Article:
Times Of Honesty

The best feature in The New York Times, when the feature runs, is an Editors’ Note. The Times runs Corrections almost every day, but an Editors’ Note is different and less frequent, because it means the paper really messed up and has some explaining to do. The notes are wonderful to read, not so much for the schadenfreude value (though one cannot discount that), but because they are curious labors of honesty that show the limits to the amount of humbling and confession that any proud institution can undergo in a day. The Editors’ Note today (you need to scroll down the page a bit, past the Corrections, which are a fine read) relates to a March 19 obituary of golfer Paul Runyan, in which a number of quotes obtained from other publications ran in the Times without credit to the original sources. (For more on this problem, ask Doris Kearns Goodwin or Stephen Ambrose.) The Times very conscientiously lists each of the quotes it purloined and the publications from which it purloined them. Bravo. Left unsaid is how or why the quotes ran without attribution, and what’s going to happen to the poor sod responsible for the offense. But I don’t mind the omissions, which reaffirm just how human the Times is, striving for total honesty yet falling short, as many people do.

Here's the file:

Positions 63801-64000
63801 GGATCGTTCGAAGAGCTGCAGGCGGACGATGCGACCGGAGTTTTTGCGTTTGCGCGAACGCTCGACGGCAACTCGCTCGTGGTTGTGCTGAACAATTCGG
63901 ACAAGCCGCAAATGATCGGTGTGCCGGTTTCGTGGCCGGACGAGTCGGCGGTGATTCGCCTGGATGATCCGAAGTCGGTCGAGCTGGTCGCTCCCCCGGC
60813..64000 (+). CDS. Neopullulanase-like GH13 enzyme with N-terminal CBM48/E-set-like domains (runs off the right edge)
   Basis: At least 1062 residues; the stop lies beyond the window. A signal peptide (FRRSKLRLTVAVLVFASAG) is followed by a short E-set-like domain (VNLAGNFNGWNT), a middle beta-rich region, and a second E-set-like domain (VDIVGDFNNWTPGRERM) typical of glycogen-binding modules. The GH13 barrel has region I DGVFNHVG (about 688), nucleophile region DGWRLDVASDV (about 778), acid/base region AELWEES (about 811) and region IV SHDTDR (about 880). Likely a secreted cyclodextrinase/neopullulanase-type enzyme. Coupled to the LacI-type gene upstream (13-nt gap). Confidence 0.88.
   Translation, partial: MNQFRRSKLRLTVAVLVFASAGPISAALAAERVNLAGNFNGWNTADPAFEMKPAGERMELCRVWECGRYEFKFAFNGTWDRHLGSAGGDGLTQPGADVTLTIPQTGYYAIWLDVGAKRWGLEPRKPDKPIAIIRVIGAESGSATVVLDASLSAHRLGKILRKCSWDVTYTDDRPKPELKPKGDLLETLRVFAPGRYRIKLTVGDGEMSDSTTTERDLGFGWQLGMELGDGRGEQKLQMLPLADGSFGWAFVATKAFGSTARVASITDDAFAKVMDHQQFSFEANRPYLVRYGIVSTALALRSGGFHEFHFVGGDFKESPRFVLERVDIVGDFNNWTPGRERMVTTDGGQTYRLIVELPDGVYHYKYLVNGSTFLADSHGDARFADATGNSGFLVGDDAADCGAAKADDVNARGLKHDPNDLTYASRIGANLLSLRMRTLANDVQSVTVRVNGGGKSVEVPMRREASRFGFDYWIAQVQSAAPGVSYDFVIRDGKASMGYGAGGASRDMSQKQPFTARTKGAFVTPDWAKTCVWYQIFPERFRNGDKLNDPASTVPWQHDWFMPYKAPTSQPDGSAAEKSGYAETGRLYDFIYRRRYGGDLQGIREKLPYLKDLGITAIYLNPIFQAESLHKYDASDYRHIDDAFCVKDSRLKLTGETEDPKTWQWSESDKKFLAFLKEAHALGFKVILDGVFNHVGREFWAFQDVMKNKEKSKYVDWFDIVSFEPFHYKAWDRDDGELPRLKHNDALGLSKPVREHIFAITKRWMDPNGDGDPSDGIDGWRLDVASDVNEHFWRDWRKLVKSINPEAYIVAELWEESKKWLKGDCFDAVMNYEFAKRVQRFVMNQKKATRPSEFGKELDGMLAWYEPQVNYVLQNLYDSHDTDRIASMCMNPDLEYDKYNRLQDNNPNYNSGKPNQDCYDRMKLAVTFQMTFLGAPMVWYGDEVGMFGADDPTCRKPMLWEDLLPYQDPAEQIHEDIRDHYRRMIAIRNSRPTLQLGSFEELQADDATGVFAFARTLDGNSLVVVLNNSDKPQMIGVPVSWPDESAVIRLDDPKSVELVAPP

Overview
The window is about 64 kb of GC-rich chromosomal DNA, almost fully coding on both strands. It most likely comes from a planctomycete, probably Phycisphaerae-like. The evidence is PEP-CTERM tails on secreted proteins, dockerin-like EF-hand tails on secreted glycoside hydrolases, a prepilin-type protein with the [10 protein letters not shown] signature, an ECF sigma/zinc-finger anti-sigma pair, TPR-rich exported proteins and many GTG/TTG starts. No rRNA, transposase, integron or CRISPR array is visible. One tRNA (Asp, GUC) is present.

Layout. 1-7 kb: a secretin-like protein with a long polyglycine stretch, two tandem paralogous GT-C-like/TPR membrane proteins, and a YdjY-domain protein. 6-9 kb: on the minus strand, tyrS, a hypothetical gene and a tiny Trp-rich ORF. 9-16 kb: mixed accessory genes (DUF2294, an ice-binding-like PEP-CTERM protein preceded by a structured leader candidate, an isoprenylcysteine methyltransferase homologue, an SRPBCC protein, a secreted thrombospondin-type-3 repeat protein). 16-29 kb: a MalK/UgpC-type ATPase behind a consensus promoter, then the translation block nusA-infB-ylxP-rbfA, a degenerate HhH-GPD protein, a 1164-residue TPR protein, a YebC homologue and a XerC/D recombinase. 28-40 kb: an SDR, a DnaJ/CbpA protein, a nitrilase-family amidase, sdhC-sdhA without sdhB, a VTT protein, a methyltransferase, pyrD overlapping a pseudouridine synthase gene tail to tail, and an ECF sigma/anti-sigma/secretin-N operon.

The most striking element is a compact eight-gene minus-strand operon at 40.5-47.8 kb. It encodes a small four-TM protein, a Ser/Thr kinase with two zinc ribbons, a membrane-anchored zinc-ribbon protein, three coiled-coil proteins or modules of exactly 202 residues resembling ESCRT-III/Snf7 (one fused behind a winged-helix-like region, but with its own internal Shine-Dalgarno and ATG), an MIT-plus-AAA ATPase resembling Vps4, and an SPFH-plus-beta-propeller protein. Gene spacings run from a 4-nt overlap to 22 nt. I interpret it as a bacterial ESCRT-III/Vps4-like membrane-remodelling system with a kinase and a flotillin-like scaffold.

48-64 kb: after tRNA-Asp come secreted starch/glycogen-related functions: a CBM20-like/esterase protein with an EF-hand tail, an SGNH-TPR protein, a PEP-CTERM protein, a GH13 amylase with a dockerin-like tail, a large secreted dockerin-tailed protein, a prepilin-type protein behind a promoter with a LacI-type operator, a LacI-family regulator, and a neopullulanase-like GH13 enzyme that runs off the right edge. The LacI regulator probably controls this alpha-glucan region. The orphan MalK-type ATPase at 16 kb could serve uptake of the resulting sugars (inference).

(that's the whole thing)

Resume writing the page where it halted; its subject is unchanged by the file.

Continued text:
Author: Peter Maass

I was born and raised in Los Angeles. In 1983, after graduating from the University of California at Berkeley, I went to Brussels as a copy editor for The Wall Street Journal/Europe. I left the Journal in 1985 to write for The New York Times and The International Herald Tribune, covering NATO and the European Union. In 1987 I moved to Seoul, South Korea, where I wrote primarily for The Washington Post. After three years in Asia I moved to Budapest to cover Eastern Europe and the Balkans. I spent most of 1992 and 1993 covering the war in Bosnia for the Post.